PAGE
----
The similarities between these worlds are obvious, but there are also important differences: for instance, many experts on totalist structures believe that although Orwell’s 1984 does hold valuable warnings (not to mention its compelling views on language and thought, which is a topic for another day), the government portrayed within its pages is less likely to keep a population in line, suppressing, as it does, the lusts, desires, and happiness of its citizens. Such models of reality as Brave New World and The World Inside, in contrast, control these wants of the people by indulging them in excessive and instant gratification. In both books, the natural bonds of intimacy and love are weakened by imposing promiscuity and abolishing jealousy. In Brave New World and Anthem, families have been abolished altogether. Individuality is suppressed to the furthest extent in This Perfect Day and Anthem, with numbers replacing names and interchangeability replacing identity, but in all of these worlds, being an individualist is definitely not the safe option.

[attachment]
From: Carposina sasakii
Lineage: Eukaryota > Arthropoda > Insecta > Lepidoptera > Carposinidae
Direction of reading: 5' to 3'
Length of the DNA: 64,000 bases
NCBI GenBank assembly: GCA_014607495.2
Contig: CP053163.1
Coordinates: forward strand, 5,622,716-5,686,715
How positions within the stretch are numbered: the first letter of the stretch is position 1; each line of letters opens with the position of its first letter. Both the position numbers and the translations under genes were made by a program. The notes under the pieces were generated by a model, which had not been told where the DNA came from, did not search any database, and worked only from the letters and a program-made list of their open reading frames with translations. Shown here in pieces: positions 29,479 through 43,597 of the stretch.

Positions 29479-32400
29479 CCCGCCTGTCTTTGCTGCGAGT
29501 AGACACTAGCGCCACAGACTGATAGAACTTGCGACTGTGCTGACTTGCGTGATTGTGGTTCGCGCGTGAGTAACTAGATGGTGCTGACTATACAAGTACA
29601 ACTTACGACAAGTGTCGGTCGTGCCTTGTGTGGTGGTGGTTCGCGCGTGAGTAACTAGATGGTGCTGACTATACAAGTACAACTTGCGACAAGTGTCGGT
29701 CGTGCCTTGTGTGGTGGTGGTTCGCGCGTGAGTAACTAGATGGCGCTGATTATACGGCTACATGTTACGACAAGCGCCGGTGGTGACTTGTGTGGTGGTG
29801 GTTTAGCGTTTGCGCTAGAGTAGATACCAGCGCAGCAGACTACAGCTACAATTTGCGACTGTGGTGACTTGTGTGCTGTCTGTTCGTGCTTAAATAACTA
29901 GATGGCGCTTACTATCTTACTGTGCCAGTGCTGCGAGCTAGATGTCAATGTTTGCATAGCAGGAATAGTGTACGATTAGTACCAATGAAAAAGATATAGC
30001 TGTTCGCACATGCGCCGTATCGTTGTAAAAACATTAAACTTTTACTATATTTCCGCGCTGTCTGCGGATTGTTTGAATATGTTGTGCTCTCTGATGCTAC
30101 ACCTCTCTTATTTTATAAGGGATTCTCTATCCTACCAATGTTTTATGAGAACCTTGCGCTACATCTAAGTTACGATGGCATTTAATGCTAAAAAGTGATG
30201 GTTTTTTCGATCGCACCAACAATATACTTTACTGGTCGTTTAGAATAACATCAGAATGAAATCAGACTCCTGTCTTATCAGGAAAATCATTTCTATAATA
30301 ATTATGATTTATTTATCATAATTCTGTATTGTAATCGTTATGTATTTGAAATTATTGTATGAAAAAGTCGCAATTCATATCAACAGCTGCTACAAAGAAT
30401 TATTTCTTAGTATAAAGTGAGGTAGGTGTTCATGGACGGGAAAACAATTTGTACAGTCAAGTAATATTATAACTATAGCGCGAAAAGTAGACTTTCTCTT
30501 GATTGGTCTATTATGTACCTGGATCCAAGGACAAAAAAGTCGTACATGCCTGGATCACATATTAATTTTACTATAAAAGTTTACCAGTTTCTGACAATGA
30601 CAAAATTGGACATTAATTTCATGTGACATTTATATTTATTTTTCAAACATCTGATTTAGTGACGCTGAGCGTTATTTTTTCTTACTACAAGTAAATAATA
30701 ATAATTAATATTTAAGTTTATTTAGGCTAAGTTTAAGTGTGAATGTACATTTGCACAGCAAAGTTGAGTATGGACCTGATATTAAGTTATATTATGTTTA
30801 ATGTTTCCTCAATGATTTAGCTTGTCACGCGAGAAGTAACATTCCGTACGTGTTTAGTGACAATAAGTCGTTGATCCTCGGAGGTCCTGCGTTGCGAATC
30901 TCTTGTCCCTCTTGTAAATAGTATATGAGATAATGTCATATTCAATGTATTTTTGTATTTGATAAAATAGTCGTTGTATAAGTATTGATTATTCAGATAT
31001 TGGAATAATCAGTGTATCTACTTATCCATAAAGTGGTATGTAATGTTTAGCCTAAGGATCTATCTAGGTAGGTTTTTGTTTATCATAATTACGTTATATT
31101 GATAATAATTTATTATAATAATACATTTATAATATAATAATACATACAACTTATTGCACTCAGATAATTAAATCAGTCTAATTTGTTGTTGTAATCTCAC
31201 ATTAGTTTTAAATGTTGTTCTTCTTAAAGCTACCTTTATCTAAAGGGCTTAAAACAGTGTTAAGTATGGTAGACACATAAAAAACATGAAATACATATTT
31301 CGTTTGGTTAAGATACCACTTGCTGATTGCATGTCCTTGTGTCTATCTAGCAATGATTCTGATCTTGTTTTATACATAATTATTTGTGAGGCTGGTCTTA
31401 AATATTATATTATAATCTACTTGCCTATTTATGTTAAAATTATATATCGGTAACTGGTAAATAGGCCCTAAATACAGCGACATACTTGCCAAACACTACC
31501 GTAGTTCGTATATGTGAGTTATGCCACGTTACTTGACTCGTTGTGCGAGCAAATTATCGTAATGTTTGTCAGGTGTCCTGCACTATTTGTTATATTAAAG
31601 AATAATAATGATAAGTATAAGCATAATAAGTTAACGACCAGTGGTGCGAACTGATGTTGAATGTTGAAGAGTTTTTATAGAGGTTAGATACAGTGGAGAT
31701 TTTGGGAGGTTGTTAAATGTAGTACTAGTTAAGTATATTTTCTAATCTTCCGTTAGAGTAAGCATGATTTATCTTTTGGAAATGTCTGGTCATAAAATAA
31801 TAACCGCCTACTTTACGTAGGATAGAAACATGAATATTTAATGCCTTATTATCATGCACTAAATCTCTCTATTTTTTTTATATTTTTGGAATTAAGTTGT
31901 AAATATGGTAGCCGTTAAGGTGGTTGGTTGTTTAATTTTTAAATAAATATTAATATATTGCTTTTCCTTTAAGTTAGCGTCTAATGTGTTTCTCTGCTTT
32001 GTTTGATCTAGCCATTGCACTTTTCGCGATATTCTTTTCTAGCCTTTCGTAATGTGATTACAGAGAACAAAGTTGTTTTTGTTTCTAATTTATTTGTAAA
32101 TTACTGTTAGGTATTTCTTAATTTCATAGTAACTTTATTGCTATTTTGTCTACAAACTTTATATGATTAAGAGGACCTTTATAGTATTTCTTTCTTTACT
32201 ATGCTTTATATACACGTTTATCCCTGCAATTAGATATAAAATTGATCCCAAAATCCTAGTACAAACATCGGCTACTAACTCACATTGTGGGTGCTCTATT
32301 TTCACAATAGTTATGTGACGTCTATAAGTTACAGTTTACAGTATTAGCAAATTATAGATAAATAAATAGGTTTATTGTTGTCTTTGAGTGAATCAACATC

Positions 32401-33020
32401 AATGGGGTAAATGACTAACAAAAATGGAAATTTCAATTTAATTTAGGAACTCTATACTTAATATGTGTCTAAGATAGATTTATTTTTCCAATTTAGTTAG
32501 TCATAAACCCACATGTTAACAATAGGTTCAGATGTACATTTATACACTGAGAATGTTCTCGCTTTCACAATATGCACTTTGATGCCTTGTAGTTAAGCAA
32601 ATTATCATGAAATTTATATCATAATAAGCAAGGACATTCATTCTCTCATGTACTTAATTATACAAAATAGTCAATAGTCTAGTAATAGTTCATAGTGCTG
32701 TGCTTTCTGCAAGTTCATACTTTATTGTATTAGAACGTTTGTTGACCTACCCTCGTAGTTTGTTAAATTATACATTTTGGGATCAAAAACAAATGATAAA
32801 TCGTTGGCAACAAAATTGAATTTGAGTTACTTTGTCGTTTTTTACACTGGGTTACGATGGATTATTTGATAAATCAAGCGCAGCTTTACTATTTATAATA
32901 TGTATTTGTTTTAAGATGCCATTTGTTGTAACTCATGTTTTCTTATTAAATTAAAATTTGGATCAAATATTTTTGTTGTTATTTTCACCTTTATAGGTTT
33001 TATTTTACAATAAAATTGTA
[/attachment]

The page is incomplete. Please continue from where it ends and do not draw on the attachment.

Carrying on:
Whether the food is bland or flavourful, provided for you or hard to get, whether sex is banned or warped into complete promiscuity, whether the children are decanted out of bottles or born into families, the ultimate control of the state has invaded the lives of its citizens, controlling their minds and hearts, and ultimately, stunting their growth, limiting their destinies, and killing their spirits – all in the name of cultural ‘stability.’
These books are great reads indeed, but I wouldn’t want to live there.
What do you think about this article? Do you agree? Have you read Spike’s dystopian novel? Do you have a dystopian book you’d like to tell us about? We’d love to hear from you!